Outsourcing to cheaper labor rarely never works for high skill professions. We don’t outsource medical advice. We don’t outsource scientific research. We don’t outsource architectural design of skyscrapers. Why outsource software development? It is equally critical to 9 out of 10 companies. And in some cases, can mean life or death for a company’s customers. Your company will spend as much time reviewing and fixing issues as you would have building the system correctly in the first place. Say a company outsources the development of a new piece of software that takes 500-man hours (https://amzn.to/2XdY5yc). The offshore labor is paid $15 per hour (a generous sum by Boeing’s standards!). This brings the total cost of the product to $7500 (500 x $15). In comparison, engineers based in San Francisco making $100 per hour would cost you $50,000. Woah! You could save your company $42,500.

    This hypothetical situation sounds great to the executive with no real understanding of how software is built. In reality, a project that takes an offshore team 500 hours will almost certainly consume 50% fewer hours for your company’s on-site engineers. This is due to pre-existing domain expertise, understanding of operational overhead and nuance of deploying this new software and consistent development feedback from product and sales teams. Cutting our in-house time estimate in half brings us to a $17,500 difference in cost - still over 3x cheaper to outsource.

    Hmm, maybe we should outsource all of our engineering…

    But what happens in 6 months when our customers want new features? A projects initial development can easily be capped by some agreed upon specification. Once released however, the growth and evolution of a software system can spread in unpredictable ways. This is where domain experts and on-site engineering shine. By being close to product and sales teams in an organization, on-site engineering will have orders of magnitude faster iteration and turn around on specification updates. An outsource team may insist that new features do not fit into the existing spec and require a whole system re-write (It pains me to think of the number of times I have had outsource teams do this with a project I have worked on). Development velocity increases as Knowledge of the underlying system is shared among engineering teams and between business units. However, if a system matures in the hands of an outsourced team then all domain knowledge about the product will be black boxed from the parent organization. Eventually this leads to an organization being handcuffed to the outsourced firm. What follows is years of retainer payments for no, or negative value, work.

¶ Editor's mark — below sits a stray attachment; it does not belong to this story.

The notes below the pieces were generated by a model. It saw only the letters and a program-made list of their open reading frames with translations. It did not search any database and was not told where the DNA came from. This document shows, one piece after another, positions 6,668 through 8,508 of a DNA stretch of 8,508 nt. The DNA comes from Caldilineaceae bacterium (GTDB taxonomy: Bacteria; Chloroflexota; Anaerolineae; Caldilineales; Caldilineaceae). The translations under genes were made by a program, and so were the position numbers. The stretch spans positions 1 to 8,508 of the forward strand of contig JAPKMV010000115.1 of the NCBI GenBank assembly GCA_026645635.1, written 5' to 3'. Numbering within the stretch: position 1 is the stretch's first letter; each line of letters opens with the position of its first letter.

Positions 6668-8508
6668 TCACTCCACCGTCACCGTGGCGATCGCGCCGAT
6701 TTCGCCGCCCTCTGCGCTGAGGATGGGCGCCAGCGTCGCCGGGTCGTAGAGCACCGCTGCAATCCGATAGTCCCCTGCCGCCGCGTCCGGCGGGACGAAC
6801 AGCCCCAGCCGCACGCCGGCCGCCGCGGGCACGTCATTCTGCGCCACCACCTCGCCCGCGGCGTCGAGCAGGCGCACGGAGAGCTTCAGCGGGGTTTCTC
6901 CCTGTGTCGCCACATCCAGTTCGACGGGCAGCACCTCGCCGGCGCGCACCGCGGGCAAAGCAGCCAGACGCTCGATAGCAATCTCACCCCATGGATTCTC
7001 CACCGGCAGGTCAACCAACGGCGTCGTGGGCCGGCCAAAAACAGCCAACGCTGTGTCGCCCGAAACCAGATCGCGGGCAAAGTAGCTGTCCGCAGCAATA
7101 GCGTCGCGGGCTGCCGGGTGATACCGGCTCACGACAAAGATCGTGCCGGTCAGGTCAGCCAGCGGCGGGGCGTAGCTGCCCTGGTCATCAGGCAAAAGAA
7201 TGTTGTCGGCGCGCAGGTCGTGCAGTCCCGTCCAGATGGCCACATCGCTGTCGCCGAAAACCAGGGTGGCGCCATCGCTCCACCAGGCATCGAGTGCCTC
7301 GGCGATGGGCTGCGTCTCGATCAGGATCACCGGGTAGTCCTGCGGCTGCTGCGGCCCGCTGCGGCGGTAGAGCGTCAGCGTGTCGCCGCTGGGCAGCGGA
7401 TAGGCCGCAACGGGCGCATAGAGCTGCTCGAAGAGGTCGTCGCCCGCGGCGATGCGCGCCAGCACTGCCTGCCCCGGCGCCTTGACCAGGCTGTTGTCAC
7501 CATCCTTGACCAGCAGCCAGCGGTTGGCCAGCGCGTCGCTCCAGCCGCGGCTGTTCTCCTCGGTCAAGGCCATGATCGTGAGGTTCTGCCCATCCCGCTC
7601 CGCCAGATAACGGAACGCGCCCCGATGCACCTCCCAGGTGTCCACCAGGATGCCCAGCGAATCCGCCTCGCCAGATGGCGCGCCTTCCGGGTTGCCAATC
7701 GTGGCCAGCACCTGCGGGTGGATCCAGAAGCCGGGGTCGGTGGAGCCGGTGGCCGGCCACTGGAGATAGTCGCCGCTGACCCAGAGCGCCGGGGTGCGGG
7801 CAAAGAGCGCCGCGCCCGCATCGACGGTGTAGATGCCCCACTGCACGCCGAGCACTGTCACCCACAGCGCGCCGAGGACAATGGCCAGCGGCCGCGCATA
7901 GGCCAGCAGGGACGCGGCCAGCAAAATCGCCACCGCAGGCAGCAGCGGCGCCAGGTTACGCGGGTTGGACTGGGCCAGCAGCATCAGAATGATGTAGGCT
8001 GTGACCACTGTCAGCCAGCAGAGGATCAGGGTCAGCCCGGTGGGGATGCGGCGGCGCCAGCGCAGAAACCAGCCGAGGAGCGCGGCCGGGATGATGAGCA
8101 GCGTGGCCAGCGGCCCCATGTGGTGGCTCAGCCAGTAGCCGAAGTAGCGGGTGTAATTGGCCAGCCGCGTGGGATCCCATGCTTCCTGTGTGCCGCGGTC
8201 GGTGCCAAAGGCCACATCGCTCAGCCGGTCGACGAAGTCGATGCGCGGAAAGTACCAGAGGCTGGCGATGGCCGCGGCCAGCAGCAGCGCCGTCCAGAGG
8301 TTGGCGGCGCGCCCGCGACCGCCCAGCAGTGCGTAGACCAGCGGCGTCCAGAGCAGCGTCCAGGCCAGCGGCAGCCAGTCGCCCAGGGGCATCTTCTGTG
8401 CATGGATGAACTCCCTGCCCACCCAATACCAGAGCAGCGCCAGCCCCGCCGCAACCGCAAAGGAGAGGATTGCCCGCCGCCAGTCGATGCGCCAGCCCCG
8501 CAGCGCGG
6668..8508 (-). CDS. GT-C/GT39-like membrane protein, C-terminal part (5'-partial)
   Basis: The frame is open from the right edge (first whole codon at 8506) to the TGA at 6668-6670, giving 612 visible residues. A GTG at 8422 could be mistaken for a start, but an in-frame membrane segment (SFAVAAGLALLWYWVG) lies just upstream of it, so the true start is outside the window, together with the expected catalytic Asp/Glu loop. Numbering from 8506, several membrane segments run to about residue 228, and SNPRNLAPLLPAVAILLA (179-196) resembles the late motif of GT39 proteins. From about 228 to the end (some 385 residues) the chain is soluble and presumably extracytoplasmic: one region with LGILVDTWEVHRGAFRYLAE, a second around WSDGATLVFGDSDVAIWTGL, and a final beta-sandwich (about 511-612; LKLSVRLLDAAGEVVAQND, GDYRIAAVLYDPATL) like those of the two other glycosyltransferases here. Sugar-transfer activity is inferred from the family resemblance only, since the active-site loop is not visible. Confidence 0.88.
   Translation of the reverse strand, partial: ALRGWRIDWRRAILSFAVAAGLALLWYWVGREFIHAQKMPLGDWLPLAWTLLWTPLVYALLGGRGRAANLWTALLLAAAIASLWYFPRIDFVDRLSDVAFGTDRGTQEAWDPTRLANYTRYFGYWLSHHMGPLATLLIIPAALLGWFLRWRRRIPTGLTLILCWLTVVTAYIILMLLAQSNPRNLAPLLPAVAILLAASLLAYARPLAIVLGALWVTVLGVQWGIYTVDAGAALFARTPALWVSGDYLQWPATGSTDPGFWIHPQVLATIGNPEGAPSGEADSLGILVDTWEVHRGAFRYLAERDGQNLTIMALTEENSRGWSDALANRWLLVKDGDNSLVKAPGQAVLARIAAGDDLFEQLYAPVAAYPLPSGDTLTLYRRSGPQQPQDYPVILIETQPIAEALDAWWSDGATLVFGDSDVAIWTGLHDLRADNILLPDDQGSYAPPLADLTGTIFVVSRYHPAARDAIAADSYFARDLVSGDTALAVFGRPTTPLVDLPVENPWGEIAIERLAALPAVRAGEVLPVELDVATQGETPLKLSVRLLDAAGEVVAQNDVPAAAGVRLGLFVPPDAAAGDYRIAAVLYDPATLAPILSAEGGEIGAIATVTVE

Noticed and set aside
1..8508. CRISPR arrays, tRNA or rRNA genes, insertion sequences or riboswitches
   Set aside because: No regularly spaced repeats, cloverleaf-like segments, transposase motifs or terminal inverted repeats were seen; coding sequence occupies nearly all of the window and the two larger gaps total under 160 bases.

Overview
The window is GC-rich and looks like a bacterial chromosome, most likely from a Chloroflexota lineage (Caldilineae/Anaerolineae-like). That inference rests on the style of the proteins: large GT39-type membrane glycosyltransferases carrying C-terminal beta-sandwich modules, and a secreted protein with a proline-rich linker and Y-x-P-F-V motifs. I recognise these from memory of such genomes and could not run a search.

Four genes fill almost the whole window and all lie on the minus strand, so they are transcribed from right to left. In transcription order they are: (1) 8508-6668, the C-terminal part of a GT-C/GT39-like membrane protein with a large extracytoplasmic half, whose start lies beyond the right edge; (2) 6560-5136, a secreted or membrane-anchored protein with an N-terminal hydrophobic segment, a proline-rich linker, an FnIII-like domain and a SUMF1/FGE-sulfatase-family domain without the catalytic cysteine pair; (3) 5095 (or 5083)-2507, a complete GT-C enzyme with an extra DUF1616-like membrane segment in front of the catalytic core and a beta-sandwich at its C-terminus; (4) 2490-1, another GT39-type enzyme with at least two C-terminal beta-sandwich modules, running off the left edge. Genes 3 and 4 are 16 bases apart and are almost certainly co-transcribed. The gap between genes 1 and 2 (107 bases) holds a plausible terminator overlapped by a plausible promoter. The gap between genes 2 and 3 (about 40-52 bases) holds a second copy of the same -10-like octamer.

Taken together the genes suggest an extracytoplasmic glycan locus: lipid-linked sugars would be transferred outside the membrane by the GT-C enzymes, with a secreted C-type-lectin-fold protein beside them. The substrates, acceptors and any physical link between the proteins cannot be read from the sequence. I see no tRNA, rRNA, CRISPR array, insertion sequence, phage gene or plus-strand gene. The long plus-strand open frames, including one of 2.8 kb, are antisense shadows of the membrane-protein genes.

What can business leadership and product teams do to prevent becoming the next Boeing? For starters, when thinking about engineering costs, executives should amortize engineering overhead. Up-front costs for software will always be high, but the operational leverage achieved from well-built software compounds over time. Second, listen to your engineering leadership teams. If they push back on features, roadmap estimates or labor allocations, then business leadership needs to listen. While it isn’t clear who made the call to offshore labor at Boeing, I’d place a hefty bet that it was coming from someone with an MBA and with little to no technical experience in the work they chose to outsource.